udāraDevanāgarī: उदार Translation: aroused; exciting, effecting; active, energetic; rising fog or vapour Related concepts:kleśa, prasupta, tanū, vicchinna, avidyā
Appears inYoga Sūtra:
Chapter 2: 4
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“Taking care within the ‘small‘ arisings
is directly related to our capacity to
take care within the ‘big‘ arising.”
– Paul Harvey on Yoga Sūtra Chapter Two verse 2
“All these Kleśa are variable in their potency.
They can be so weak, that they hardly matter.
Sometimes they take a feeble form,
when they can be easily contained.
If not they rise to dominance.
When in domination, only one takes over.
For example in the most evolved stage
when Rāga is dominant, other Kleśa
such as Dveṣa are not apparent.”
– T Krishnamacharya on Yoga Sūtra Chapter Two verse 4
“Illusion is the field out
of which the others grow,
though they may appear
as if asleep, or arise weakly,
be inconsistent or dominant.”
– Paul Harvey on Yoga Sūtra Chapter Two verse 4
“Kleśa are not always dominant.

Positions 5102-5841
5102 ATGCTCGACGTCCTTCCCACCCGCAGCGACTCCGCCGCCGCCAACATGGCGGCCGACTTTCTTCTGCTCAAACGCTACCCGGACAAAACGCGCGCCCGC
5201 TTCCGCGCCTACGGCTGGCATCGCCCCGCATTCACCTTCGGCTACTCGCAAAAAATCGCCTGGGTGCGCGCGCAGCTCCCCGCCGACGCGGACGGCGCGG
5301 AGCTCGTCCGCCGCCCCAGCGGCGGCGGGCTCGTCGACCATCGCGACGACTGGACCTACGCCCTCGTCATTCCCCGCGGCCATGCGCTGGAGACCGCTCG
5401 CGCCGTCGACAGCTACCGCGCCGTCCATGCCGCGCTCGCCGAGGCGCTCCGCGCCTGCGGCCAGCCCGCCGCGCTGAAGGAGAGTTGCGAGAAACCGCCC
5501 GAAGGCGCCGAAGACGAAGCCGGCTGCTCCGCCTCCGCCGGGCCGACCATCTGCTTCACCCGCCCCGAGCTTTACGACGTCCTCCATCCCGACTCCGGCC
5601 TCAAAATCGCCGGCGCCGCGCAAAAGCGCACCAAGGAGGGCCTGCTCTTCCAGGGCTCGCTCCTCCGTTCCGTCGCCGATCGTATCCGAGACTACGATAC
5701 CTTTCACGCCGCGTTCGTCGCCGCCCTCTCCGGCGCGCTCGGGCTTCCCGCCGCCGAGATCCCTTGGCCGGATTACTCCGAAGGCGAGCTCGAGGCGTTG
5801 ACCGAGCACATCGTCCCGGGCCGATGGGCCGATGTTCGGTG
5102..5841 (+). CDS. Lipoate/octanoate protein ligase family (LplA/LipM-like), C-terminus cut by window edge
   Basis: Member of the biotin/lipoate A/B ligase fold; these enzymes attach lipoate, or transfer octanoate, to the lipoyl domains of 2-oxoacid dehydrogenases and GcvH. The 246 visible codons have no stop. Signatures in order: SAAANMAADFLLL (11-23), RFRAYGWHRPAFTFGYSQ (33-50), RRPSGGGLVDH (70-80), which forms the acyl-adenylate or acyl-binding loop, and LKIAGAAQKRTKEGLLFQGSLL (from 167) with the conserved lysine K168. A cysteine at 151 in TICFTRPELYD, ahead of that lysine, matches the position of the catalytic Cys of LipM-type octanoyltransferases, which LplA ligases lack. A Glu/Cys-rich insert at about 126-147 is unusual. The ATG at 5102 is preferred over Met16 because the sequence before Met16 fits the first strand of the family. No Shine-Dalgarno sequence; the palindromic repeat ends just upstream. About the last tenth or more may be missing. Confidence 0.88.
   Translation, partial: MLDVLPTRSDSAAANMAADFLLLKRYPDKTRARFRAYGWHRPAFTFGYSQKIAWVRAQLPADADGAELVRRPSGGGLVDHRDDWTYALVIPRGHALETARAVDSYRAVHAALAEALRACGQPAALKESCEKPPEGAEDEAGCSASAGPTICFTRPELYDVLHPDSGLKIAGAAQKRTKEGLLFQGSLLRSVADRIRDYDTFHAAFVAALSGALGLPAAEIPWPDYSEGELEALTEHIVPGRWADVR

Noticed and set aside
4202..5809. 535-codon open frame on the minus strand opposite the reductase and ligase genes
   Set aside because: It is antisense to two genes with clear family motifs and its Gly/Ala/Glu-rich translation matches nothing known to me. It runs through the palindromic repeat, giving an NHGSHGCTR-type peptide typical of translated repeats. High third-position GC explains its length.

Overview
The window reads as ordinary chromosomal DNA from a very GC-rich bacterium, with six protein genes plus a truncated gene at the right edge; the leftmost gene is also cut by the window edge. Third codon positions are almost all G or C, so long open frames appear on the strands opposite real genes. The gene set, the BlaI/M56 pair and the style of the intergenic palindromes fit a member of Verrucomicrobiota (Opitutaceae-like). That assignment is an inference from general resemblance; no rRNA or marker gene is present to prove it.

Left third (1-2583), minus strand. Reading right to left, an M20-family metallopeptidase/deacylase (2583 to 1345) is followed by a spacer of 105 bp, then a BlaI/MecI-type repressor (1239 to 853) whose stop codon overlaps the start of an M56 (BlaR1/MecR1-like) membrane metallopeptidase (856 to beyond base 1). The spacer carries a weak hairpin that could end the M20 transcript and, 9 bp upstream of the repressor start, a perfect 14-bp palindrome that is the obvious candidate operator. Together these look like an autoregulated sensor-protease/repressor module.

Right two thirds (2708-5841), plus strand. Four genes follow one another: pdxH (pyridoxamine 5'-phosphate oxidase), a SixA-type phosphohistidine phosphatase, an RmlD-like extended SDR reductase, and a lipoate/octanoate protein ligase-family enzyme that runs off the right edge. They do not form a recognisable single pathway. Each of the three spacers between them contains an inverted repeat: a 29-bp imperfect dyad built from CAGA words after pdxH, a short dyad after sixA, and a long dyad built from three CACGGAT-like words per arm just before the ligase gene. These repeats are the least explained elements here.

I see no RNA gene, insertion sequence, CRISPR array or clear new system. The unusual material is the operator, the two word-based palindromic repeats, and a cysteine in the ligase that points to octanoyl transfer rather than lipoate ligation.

Through Kriyā Yoga they become weaker and weaker.
How is it possible to completely subdue them?
No mental effort can help as Mind is the storehouse of the Kleśa.”
– T Krishnamacharya on Yoga Sūtra Chapter Two verse 10
“Pratyāhāra is not feeding the tendency of the Citta
to automatically form a positive, negative, or neutral
identification with whatever stimuli the senses present to it.
From that, we can begin to understand how their external gathering
activities stimulate our conscious and especially, unconscious choices.
From this, we can begin to understand how the impact
of this sensory knowing can lead us to travel in different directions
and trigger different levels of response, often without us being really
conscious of how deeply their input stimulates our psychic activities.
From these responses, there will be the inevitable re-actions,
again quite possibly unconscious and multilevelled,
according to our psychic history in terms of our memory,
habit patternings and deeper memory processes.
From those initial insight, we can begin to understand
and interact in how we can resist unconsciously slipping
into the trance states that can so often culminate with
the Kleśa manifesting fully in the entrancing dance of
Udārā Rāga, or Udārā Dveṣa, or Udārā Abhiniveśa,
the potent and profligate children of Avidyā.”
– Paul Harvey on Yoga Sūtra Chapter Two verse 54